Great cities have great downtowns.
In the most recent decade, Downtown Fresno has experienced a rebirth. Part of the overall urban transformation, and key to economic success for the City of Fresno, is revitalization in the heart of the downtown. An area once overwhelmed with an unhoused population, small and struggling multigenerational storefronts, and decaying buildings is now turning around. The combination of a tight-knit community fighting for improvement by capitalizing on government grants for revitalization and developers putting “skin in the game” has begun to turn the once blighted area into a gem. Because of a strong commitment from Fresno City, civic and business leaders, along with informed developers like Reza Assemi and Jamin Brazil who recently invested the revitalization of the Sun Stereo building, Fresno is undergoing an urban transformation using a simple formula – revitalizing historic buildings, creating community events, and investing in entrepreneurship.
The Sun Stereo building, constructed in 1918 features oversized glass doors that open to an expansive gathering space inside. The original concrete columns and flared capitals were exposed, and a mix of old brick and wood all celebrate the building’s history. The freshness of new furniture, fresh white paint and minimal black light fixtures capture an appropriate balance between historic and new. The original wood roof trusses and exposed brick were in excellent condition as were the existing skylights on the second floor. These elements were identified as the character-defining features of the space and inspired the final design. A key decision was made to remove a portion of the second floor to create a grand double height entry lobby for the offices above.
The building, located at 736 Fulton Street, is listed on the Local Register of Historic Places. The Eymann-Suderman Hardware Co. was the original owner/occupant. Subsequent uses include a WPA (A New Deal program – Works Progress Administration) sewing project, a warehouse for Sun Stereo and the Fresno County Archives Department in the 1980s. Today, pillar tenants bring crowds inside the historic building, breathing new life into the space. Tenants and downtown supporters like Joy’s Velitas candle bar, Felice’s photography studio Happy Day, Sam Lazcano’s artist space, Kelly’s Aerial Space, Art by Ella, Widow’s Walk Tattoo, Downtown Society Collective, Celfie Ready, Flower Market (California), and weekly Farmer’s Market have “fostered the growth and relationships inside the space,” says developer Assemi. “Growth and popularity has been organic. Tenants were each hand-selected, based on word of mouth and existing relationships, bringing hard-working entrepreneurs together.”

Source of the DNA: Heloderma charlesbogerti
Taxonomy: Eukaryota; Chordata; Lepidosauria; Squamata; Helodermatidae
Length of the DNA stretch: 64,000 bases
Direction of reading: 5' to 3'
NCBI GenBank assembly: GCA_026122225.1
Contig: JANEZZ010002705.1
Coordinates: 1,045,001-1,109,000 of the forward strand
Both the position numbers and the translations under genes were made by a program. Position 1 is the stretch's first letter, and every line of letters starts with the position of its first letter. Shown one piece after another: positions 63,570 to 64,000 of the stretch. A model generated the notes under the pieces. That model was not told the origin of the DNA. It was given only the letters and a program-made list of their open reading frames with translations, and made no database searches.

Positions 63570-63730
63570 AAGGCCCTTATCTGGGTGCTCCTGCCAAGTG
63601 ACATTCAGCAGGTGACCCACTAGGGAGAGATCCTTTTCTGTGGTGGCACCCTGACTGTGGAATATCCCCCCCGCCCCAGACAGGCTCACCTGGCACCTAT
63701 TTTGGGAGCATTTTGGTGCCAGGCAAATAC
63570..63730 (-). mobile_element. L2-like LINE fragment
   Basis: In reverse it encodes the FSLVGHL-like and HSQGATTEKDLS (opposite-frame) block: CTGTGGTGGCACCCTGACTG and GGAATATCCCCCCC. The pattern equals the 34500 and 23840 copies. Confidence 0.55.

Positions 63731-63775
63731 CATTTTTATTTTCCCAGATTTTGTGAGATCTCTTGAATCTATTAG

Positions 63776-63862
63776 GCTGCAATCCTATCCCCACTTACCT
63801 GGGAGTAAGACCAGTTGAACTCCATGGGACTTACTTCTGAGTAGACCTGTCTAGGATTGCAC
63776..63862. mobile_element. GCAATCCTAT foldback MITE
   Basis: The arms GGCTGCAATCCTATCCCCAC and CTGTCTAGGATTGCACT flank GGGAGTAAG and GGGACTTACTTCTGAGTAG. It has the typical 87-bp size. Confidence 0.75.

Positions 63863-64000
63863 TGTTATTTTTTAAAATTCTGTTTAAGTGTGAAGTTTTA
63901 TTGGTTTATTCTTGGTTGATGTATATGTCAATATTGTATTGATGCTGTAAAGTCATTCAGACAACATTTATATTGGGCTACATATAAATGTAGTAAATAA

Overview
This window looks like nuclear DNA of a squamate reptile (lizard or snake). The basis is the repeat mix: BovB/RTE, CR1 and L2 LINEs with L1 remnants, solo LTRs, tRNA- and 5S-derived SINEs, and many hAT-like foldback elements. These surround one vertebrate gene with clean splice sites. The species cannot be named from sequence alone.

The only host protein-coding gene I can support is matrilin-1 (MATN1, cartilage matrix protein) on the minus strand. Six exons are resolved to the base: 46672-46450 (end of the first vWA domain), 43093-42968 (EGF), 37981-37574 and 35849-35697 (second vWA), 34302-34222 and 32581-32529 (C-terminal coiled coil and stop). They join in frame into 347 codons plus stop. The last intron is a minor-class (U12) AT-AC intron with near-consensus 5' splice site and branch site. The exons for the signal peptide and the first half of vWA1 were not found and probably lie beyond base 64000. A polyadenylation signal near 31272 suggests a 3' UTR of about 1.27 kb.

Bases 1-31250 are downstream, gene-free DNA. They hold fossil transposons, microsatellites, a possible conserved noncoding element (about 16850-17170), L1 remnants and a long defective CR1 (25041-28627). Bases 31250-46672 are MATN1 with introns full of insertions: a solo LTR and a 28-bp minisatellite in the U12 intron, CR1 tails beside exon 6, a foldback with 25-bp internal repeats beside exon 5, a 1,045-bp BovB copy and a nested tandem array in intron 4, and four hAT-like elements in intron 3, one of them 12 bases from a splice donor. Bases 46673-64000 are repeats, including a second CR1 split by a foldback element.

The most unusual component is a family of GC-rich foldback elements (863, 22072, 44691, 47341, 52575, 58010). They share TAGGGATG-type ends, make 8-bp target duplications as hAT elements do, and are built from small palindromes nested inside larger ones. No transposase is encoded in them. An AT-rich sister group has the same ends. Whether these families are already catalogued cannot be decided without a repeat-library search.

Kelly Brianne Karkoska, owner of Aerial Space (Downtown Fresno) and Downtown Society Collective, speaks to the resurgence of our city’s eclectic downtown:
“Downtown Fresno is the heart of our city. It has always been a dream for my businesses to be in a vibrant Downtown location. Sun Stereo Warehouse provides a diverse, unique space that has so much potential for use. Having community space to hold events and workshops gives us (as small business owners) an advantage that other buildings in the area just don’t have.”
Felice Diaz-Lopez, Sun Stereo Warehouse building manager and tenant-owner of Happy Day Photography, sums it up beautifully: “Sun Stereo Warehouse is really my little getaway. I bring my photography clients into the building and the first comment from them is, “Wow! This place is so cool!.” Followed by a reference to a place they have been to in a big city like LA or Chicago. I believe it’s the old features of the building combined with the new modern details. It makes me proud to not only work within these walls but excited to do my work here, everyday.”